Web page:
Has the City of London benefitted from Brexit as the golden days continue to fade?
- Scotland Europe Initiative
- Publication Date
July 5 2023, by Graham Bishop
Three years after leaving the EU, there are no discernible signs of any benefits for UK finance.
Instead, there are multiplying and worrying signs of a lack of substance to the initial, bold slogans. Leadership seems to be slipping away from the UK in many fields as the EU continues to exercise its soft power of setting standards that acquire global standing due to its economic scale. There seems to be no plausible route to significant improvement for the UK outside the European Union.
The bravado of fine announcements has given way to the reality of little content in terms of business creation. The flagship Financial Services and Markets Bill has just become an unimpressive Act.
The MoU on financial service cooperation with the EU is revealed as a talking shop that leaves EU autonomy unfettered.
The City’s global standing is slowly sinking – as the City’s leaders recognise with some alarm.
There are worrying signs about many of the City’s core activities:
- equity trading of EU shares went to Amsterdam and London is now smaller than Paris;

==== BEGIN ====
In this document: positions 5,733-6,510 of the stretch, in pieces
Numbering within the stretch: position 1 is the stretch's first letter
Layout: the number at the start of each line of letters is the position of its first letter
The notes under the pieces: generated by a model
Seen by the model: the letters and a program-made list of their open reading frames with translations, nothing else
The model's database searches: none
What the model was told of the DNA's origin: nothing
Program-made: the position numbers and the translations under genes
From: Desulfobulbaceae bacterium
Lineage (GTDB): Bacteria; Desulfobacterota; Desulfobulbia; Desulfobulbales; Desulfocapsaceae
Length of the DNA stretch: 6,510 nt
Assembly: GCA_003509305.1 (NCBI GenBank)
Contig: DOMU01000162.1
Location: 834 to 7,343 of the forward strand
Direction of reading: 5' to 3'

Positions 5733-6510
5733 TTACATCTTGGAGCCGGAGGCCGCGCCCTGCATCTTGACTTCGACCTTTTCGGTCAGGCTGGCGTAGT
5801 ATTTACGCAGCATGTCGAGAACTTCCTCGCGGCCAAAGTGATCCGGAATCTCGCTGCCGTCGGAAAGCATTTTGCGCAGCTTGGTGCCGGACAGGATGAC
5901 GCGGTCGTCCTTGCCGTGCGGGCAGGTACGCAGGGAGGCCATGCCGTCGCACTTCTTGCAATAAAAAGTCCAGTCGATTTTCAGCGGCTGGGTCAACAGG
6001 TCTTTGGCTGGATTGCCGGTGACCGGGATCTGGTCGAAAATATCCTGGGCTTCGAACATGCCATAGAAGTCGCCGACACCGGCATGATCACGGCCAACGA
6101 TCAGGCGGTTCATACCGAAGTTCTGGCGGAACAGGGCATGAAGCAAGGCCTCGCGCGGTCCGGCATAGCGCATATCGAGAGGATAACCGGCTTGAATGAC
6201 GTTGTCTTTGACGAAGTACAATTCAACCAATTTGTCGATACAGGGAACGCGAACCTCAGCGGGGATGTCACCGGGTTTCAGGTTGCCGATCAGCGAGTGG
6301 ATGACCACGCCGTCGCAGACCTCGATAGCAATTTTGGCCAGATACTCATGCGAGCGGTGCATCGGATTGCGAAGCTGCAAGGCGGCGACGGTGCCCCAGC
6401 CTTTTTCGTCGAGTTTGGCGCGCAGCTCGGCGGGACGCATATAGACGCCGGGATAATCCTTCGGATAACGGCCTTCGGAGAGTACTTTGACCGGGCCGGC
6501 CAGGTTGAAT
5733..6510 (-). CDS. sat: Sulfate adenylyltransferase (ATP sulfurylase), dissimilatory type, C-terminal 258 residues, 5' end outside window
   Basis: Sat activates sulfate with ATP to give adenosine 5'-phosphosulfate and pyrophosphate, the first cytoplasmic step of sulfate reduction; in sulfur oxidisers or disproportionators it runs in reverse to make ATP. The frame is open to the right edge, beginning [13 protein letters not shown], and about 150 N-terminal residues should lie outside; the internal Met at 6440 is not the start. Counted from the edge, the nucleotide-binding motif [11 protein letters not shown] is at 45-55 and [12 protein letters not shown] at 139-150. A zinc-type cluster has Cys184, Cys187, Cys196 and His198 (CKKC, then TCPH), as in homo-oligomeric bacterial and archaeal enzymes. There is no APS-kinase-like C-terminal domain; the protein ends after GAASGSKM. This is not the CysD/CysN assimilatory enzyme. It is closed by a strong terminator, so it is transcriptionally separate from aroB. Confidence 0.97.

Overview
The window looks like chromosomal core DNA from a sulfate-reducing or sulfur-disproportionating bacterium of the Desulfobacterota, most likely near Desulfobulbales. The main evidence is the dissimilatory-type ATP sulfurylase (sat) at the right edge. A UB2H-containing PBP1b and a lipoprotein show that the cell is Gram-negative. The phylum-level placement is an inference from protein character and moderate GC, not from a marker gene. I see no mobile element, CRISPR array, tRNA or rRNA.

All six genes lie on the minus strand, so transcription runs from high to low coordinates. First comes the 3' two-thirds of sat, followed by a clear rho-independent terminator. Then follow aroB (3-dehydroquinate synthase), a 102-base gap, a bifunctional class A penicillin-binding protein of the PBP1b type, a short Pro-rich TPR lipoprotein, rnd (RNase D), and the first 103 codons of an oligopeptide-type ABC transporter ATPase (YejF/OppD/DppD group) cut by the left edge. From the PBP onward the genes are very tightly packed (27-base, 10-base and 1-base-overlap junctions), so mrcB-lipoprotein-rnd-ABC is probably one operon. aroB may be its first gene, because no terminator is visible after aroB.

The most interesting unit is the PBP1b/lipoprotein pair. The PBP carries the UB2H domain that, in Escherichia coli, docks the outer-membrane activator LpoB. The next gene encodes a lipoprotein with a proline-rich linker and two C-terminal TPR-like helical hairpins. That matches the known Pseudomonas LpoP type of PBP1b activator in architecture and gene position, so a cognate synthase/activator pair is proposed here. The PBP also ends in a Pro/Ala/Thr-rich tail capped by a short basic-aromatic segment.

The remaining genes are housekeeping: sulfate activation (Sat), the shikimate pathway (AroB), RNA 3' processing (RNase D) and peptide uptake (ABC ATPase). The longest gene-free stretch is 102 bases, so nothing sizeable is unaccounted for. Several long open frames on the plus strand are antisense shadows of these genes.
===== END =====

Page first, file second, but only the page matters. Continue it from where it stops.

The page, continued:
- new equity listings are declining;
- risks remain for the `delegation’ of asset management functions;
- Solvency II reform (a Brexit war cry!) may be achieved only slightly ahead of the EU’s own reform;
- digital strategy remains fine plans while the EU completes its legislation;
- `Greening’ was meant to be a leadership icon but the UK is on the verge of becoming a rule-taker as the EU’s granular legislation comes into force.
EU enforcement of rules on bank risk management/trading is ramping up, and senior roles are shifting to the mainland.
The location of Euro CCPs is set to shift amid stark warnings about the necessity of preserving the EU’s financial stability.
The financial sector’s tax revenues – 10% of total receipts – and foreign earnings – net £44.7bn in 2021 – are under threat while the UK balance of payments remains precarious – relying on the continued “kindness of strangers”.
The sector employs 1.08m in the UK and, together with business services, 220,000 in Scotland, according to the Scottish Government.
This Initiative will examine Scotland’s and the UK’s relations with Europe and the effects of Brexit on our daily life by exploring public policy issues such as trade and investment, energy policy, and migration.
Graham Bishop is a consultant on European integration: political, financial, economic and budgetary. Ex-chair of the European Movement UK’s national council, he served on the European Commission’s expert group on joint issuance of debt.
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